Working towards a safer and more effective oral immunotherapy treatment for food allergy

Working towards a safer and more effective oral immunotherapy treatment for food allergy

Together with our partners worldwide, we here at the Max-Delbrück Center for Molecular Medicine in Berlin aim to understand in detail a promising therapy for food allergy, called oral immunotherapy, which re-instructs the immune system to tolerate food again.

Food allergy has a significant impact on the quality of life of affected patients and can lead to life-threatening adverse immunological reactions to food within our body.

What is oral immunotherapy?

Oral immunotherapy is currently the only available curative treatment for food allergy, which is performed in specialised centres worldwide. It helps patients to overcome their allergies by slowly re-educating the immune system to change its response to food. Patients receive very small doses of allergens, such as peanut, which they consume for example in a pudding. Over time the amount of peanut inside the pudding is very slowly increased. By this procedure the immune system is taught to tolerate the allergen until patients are safely eating larger amounts of peanut without having a reaction.

How does oral immunotherapy work?

Our main focus is to understand how this therapy works. One process contributing to the re-education of the immune system is called DNA methylation. DNA can be considered as the cookbook for the human body, where all recipes (genes) are contained. All genes together (our genome) contain the information to form our body and to determine the function of each cell. DNA methylation is like a tag that attaches itself to our DNA. It can be considered like an additional note added to the cookbook. As DNA instructs the cell to perform certain actions, DNA methylation can change how the instructions are read, by removing a word and changing the meaning of a sentence. Previous work by another team of scientists in America has already shown that DNA methylation is involved in how oral immunotherapy can redirect the immune system to tolerate allergens. We now want to measure DNA methylation or the additional notes in the cookbook in a broader approach.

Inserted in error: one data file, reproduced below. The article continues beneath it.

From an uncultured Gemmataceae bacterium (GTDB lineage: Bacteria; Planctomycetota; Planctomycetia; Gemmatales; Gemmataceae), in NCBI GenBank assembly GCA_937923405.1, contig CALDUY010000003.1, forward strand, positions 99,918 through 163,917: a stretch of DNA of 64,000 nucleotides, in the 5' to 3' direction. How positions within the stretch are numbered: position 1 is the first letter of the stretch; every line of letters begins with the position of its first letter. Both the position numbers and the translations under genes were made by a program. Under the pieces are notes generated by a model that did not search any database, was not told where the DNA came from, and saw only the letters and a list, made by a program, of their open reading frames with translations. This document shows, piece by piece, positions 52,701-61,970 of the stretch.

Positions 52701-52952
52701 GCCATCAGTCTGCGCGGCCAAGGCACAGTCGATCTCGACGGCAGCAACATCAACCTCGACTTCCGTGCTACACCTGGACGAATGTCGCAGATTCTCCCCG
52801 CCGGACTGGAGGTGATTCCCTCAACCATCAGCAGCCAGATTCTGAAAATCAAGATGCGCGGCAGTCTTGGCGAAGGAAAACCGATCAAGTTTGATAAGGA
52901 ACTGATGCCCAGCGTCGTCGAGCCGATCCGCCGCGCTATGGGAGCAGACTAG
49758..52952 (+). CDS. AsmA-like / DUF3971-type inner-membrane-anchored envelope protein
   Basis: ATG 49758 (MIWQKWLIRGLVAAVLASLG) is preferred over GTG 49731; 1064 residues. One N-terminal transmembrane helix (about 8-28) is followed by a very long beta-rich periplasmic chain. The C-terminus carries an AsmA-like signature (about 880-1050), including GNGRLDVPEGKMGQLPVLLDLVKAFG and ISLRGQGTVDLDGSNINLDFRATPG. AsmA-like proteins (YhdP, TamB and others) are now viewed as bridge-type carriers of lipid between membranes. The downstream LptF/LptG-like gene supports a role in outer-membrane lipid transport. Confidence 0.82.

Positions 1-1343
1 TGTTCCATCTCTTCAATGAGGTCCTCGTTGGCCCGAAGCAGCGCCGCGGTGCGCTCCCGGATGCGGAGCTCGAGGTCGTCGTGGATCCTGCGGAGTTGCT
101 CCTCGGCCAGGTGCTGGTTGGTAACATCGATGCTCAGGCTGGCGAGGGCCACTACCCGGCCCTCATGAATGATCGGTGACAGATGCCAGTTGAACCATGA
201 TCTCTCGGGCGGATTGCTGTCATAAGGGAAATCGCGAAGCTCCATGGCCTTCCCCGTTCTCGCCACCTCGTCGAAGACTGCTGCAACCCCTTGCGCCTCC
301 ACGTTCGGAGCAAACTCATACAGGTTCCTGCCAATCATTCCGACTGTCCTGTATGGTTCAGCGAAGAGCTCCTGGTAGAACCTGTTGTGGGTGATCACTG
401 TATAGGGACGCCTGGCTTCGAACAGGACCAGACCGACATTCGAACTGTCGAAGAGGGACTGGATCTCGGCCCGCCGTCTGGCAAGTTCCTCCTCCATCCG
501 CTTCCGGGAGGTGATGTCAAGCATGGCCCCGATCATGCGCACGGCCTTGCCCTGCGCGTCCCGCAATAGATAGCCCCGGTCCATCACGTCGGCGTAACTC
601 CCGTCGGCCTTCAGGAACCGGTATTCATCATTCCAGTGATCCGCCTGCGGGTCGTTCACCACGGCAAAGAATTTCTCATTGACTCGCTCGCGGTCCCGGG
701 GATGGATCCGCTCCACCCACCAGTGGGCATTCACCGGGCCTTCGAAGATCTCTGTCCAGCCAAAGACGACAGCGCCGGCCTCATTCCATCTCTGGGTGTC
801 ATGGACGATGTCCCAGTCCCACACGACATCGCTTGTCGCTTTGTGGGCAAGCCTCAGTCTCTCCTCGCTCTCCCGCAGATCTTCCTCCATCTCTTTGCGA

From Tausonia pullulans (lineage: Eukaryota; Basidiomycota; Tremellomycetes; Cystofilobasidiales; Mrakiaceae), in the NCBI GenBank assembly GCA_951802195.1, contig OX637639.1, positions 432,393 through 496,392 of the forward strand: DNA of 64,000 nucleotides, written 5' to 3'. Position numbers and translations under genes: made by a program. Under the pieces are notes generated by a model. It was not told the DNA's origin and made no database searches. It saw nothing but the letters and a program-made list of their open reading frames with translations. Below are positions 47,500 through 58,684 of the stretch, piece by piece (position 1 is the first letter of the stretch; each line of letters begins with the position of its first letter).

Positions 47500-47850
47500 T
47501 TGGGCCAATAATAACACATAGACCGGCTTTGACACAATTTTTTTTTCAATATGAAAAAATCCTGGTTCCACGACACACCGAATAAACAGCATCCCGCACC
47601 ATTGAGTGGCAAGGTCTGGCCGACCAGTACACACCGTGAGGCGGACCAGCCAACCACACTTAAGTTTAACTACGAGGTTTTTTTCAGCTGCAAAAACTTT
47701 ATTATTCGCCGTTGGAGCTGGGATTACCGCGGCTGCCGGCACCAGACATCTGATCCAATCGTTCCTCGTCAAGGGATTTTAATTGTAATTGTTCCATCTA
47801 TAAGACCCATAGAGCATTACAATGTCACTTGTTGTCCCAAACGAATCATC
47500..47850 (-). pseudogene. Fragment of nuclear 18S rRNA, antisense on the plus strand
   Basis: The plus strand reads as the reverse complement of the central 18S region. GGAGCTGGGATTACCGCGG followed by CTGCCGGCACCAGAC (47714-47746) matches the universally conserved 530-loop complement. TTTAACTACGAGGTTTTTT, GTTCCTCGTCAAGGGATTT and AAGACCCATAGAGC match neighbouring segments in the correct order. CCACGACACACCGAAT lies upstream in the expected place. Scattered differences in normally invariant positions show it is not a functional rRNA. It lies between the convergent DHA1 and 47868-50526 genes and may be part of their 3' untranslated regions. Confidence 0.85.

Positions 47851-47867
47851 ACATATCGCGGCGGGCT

What are we doing to better understand how oral immunotherapy works?

Working with patient samples and data from a completed oral peanut immunotherapy trial study, I am measuring DNA methylation across the entire genome – I screen all recipes in the cookbook for additional information. We will measure at several time points for all patients. With this enormous amount of information, we expect to identify important sites in the DNA in which DNA methylation tags regulate the immune response during oral immunotherapy. In other words, we want to identify the main recipes that have to be changed to make food allergy treatment work.

Our goal: a safer and more efficient therapy for food allergy available for all patients!

At the moment there are still open questions associated with oral immunotherapy: what is the best treatment approach for each individual patient? How long do we have to give oral immunotherapy? When can a patient stop oral immunotherapy and still safely eat peanuts? We want to know what the best treatment strategy for each individual patient. Instead of a patient having to continue the therapy for years and still be unsure if he or she can safely eat peanuts, we look for markers to accurately tell each patient when it is safe to stop oral immunotherapy.

We expect our work to make this promising treatment for food allergies more effective and safer, in order to make it available for all food allergic patients.

EAACI blog initiative

Author: Sarah Ashley (Max-Delbrück Center for Molecular Medicine, Berlin, Germany). Sarah is a postdoctoral researcher in the group of Molecular genetics of chronic inflammation and allergic disease at MDC. She is interested in investigating the regulatory mechanisms of oral immunotherapy using genomic approaches. Sarah completed her PhD at the Murdoch Childrens Research Institute in Melbourne, Australia looking into genetic variants underpinning food allergy in the population-based HealthNuts study.

Mentor: Eva Untersmayr (Institute of Pathophysiology and Allergy Research, Medical University of Vienna, Austria) in the context of the EAACI Junior Member Mentorship Programme.